The Freedom of Conscience Defense Fund filed an amicus brief in the U.S. Supreme Court on Friday on behalf of Them Before Us, a children’s rights group, asking the Court to take the case of a biological father who was stripped of custody of his two children. A New York judge awarded custody of the children to the biological father’s former same-sex partner on the grounds that the former was “unfit” for parentage because he moved with his children to Florida against his ex-partner’s wishes.

In its brief, Them Before Us argues the Court should recognize that children are often treated as “trophies” in custody disputes rather than the most affected party. Them Before Us further argues that children have a fundamental constitutional right to love and be loved by their biological parents. This, the group contends, outweighs a non-biological adult’s desire to be a parent.

In its brief, Them Before Us begins by noting “[t]he outcome of this legal tug-of-war is clear: the victor will be awarded two trophies—the children. This Court should grant certiorari because the children should not be the trophies. They should be the winners.” Them Before Us then states:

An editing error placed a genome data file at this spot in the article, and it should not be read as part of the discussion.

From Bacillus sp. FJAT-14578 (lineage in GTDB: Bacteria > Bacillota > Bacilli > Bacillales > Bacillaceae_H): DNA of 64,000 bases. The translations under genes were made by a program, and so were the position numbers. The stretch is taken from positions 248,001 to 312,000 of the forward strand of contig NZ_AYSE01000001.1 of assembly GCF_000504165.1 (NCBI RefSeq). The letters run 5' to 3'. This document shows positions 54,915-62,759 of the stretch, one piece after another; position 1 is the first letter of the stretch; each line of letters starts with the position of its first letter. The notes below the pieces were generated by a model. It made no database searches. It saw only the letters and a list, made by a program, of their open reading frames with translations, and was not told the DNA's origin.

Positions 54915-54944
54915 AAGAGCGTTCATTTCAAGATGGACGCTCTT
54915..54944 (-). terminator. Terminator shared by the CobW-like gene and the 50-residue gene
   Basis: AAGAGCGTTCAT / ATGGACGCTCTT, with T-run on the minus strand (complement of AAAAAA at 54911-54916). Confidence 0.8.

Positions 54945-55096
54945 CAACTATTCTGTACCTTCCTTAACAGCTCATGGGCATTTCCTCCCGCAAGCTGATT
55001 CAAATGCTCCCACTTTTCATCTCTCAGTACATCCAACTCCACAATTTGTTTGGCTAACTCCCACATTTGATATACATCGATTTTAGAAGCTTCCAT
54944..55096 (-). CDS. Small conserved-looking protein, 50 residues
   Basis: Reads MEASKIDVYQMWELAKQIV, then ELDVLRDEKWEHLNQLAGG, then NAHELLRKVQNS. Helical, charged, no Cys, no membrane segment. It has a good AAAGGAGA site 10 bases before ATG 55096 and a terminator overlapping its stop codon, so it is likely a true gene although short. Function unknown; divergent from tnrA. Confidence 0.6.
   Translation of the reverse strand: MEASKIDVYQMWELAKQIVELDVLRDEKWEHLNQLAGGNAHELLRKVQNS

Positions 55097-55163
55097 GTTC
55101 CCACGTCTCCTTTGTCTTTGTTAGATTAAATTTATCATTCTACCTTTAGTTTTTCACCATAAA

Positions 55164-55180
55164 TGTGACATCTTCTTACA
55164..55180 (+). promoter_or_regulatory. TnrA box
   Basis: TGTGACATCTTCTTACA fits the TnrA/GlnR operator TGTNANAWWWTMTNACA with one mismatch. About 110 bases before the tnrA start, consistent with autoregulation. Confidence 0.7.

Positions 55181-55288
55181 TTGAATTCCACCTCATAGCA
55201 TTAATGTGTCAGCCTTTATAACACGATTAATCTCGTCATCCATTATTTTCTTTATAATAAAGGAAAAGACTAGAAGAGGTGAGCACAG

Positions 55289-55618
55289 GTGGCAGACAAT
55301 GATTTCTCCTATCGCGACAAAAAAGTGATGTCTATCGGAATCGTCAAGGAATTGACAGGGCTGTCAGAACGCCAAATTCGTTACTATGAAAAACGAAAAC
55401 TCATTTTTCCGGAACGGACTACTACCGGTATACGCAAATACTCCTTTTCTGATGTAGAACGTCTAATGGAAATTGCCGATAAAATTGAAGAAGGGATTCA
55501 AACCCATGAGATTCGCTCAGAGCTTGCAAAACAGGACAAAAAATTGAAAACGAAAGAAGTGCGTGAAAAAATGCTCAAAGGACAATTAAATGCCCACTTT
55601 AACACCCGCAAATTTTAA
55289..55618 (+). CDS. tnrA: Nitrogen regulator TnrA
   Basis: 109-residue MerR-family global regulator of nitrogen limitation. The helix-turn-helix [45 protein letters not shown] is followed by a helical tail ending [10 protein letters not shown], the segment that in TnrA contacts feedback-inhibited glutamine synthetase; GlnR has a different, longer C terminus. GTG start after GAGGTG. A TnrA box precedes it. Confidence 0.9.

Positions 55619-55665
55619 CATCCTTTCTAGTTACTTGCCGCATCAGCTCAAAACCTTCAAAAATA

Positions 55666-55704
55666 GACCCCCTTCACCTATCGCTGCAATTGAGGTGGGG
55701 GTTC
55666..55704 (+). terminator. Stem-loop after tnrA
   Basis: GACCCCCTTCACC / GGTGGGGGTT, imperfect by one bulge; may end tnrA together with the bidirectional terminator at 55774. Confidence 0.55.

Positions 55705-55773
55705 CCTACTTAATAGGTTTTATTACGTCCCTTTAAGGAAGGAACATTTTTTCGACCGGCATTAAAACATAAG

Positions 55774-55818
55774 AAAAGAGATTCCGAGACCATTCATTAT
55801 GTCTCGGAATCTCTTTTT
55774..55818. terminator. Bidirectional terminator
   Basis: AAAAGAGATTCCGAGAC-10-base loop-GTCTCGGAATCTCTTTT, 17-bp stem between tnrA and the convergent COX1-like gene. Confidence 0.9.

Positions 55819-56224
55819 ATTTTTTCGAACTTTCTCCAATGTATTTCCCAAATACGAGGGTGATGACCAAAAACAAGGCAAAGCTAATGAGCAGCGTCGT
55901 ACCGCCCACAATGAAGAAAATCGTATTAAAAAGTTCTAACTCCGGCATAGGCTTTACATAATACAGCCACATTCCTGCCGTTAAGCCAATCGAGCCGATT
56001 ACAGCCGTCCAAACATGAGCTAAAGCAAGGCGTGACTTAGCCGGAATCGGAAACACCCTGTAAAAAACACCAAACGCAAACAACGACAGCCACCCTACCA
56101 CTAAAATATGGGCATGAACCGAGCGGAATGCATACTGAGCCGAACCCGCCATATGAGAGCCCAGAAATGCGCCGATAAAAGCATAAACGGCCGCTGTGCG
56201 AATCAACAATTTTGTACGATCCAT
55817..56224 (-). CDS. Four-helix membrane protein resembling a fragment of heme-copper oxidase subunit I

This Court has long observed that natural parents have a fundamental liberty interest in the care, custody, and control of their children. See Santosky v. Kramer, 455 U.S. 745, 753 (1982). No doubt Petitioner has a fundamental liberty interest in parenting his children. But this right should not guide the Court’s decision to grant review. Instead, the Court should grant review to clarify that children have an enumerated right to be known and loved by their biological parents.

Them Before Us’ Amicus Brief

Them Before Us is a leading advocate against “intent-based parenthood.” Contrary to natural procreation, intent-based parenthood is an adult arrangement in which a child is brought into being through reproductive technology. In family law cases involving intentional parents, courts often award custody to the party who intended to bring about the birth of the child.

In its brief, Them Before Us shares several stories of donor-conceived children who wanted, but were denied, their right to know their biological father. All the children expressed a longing to love and be loved by their biological parents. The brief also notes the difference between adopting parents and intentional parents:

In short, both adoption and intent-based parenthood involve life-long loss for children. But adoption supports children’s rights because it seeks to remedy brokenness by fulfilling a child’s right to loving parents. Intent-based parenthood, however, violates children’s rights because it inflicts brokenness: it purposefully denies a child’s right to their biological parents. A just society cares for orphans. It doesn’t create them.

Them Before Us’ Amicus Brief
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